On December 10, 2005, Richard Pryor was rushed to an Encino, California, hospital with Jennifer Lee Pryor at his side. He died at 7:58 a.m. of cardiac arrest, leaving behind an extraordinary body of work and an impact on the world of comedy that will continue to resonate for decades to come.

From Francine

Richard remained earthbound for almost four years in your time, in Los Angeles, which he’d come to think of as home. He wandered back and forth from his Encino house to the backstage areas of the Improv and the Comedy Store, two of the most popular clubs in the area, to watch fellow comedians perform. He suspects that several employees saw, heard, or sensed him there, and that his voice and presence must have been too indistinct to understand. Richard’s refusal to acknowledge the tunnel was a deliberate choice on his part, for a common, heartbreaking reason: not for a moment did he believe God would accept him after the flawed, sometimes violent, often self-destructive life he’d lived, especially when he’d been given such an uncommon wealth of gifts. “What a waste,” he kept saying. “What a weak, stupid waste.”

Finally, on Christmas Day 2008 according to your calendar, Richard’s Spirit Guide, Rhima, and his soulmate, a woman named Ashur, retrieved him from his sad, lost state of limbo and brought him Home. His body and mind were too severely debilitated for him to understand where, or even who, he was. And, as happens in cases in which more intensive treatment than cocooning is needed, Rhima and Ashur gently guided Richard past the masses of concerned, loving spirits and animals waiting to greet him and took him directly to the Towers.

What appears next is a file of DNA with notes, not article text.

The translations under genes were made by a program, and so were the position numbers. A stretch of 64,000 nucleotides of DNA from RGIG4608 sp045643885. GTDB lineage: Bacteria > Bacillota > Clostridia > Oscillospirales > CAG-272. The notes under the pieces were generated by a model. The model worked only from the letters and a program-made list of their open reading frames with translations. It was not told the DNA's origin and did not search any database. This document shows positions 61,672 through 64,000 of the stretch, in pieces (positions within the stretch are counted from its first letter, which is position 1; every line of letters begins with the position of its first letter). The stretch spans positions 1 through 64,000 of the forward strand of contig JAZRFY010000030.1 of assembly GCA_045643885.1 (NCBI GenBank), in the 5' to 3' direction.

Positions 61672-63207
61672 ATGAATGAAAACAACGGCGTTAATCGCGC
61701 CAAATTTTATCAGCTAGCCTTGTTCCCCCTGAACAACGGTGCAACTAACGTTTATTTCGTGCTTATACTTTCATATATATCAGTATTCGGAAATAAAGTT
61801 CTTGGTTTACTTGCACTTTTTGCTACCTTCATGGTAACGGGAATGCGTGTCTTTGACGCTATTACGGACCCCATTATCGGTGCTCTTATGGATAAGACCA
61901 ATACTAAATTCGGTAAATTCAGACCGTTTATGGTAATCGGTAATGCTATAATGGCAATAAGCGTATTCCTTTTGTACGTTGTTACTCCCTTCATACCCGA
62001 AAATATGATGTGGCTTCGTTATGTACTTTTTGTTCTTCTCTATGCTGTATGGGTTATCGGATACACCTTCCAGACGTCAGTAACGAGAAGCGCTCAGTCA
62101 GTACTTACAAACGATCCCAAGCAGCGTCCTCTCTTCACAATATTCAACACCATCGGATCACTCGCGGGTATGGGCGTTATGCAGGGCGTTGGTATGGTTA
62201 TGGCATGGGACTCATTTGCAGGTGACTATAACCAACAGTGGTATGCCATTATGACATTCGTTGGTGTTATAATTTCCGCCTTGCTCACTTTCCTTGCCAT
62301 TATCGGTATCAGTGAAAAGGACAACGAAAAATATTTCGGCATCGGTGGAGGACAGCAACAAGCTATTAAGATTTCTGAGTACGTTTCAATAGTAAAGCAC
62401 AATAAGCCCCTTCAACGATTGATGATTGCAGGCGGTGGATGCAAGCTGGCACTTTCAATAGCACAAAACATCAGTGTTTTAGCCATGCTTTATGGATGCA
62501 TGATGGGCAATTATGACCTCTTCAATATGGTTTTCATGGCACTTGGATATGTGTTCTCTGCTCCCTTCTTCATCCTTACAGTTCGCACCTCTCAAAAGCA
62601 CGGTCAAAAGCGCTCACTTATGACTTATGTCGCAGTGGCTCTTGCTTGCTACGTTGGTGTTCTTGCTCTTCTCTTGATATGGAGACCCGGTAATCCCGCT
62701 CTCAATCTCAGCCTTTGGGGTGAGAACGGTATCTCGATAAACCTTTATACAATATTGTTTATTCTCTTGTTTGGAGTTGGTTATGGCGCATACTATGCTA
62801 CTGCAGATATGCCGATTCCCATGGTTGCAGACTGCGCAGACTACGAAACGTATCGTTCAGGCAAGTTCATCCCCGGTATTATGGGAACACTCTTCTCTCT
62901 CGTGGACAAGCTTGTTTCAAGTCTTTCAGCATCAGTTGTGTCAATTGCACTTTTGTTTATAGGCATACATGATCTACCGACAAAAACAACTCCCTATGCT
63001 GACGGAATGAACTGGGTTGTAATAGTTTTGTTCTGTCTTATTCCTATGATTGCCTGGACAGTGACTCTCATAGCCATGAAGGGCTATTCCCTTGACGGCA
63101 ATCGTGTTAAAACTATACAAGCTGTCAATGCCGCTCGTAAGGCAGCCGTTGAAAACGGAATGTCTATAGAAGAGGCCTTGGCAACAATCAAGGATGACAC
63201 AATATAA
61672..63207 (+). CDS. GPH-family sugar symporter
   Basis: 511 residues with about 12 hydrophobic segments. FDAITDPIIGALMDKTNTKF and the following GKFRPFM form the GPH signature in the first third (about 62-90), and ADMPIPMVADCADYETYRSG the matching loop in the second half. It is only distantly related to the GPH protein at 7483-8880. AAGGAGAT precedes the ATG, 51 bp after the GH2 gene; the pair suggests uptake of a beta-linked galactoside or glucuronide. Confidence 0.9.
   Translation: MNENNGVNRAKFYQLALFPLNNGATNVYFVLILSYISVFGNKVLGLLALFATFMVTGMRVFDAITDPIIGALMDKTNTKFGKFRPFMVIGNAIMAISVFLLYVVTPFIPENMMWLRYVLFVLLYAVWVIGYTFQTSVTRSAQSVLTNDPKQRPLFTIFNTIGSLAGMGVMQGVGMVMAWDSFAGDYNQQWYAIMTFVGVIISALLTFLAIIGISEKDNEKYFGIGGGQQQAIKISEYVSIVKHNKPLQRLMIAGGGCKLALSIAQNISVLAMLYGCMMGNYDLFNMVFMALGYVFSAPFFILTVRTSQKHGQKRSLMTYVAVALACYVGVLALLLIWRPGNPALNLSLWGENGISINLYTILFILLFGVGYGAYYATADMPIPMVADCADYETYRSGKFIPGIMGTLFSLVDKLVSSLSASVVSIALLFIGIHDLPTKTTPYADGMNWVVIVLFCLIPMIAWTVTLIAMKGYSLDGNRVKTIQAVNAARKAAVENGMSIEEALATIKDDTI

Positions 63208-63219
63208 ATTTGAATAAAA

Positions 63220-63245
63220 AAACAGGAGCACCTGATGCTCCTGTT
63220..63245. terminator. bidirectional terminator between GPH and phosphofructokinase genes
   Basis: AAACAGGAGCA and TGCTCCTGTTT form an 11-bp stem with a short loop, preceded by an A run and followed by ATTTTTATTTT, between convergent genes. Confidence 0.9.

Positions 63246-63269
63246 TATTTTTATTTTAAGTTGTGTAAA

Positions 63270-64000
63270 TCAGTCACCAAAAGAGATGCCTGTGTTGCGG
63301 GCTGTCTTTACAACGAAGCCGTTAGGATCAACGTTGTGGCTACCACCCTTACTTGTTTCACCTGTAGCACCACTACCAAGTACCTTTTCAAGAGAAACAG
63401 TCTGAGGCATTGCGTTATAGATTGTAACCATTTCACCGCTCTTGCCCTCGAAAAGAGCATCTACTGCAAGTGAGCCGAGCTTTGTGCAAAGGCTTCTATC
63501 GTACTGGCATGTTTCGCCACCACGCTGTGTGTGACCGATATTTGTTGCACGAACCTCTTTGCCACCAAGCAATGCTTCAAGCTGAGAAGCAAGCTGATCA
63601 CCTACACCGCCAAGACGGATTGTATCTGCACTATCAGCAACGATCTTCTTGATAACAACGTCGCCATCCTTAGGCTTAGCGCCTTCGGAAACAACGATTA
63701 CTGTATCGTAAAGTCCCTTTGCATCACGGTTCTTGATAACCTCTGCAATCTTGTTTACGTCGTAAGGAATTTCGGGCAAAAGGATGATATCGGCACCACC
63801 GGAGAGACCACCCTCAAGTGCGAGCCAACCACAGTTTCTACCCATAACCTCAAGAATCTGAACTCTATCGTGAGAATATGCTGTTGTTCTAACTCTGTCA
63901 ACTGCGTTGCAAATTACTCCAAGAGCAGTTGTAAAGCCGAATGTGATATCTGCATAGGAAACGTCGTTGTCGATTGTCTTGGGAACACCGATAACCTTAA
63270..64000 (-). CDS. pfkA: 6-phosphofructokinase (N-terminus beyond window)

When spirits arrive on the Other Side from such extreme circumstances as Richard’s physiological illness compounded by his decades of substance abuse, which are beyond the healing therapy that cocooning has to offer, they’re embraced by a team of highly advanced physical and psychiatric experts for a form of what you on earth might call “deprogramming.” The ailing spirit is led through a slow, compassionate restoration process, at the end of which its body is thriving again and its mind has successfully processed and released its darkness into the white light of the Holy Spirit and clarified the full impact of the powerful, inspiring, and positive legacy it left behind.Richard is still experiencing “deprogramming,” surrounded by infinite love and support, and I’m told he’s making extraordinary progress.

I’m also told that he’s already announced his intention to reincarnate. “Tell everyone I’ll be back,” he’s quoted as saying. “And by the time I’m through, every child will have a safe place to go and someone to believe in them from the minute they’re born.”
He’s hard at work on a book called The Vanity of Man in which he’s outlining specific plans for finally making the world a safe, nourishing place for the animal kingdom, and he’ll be activating those plans when he returns to earth.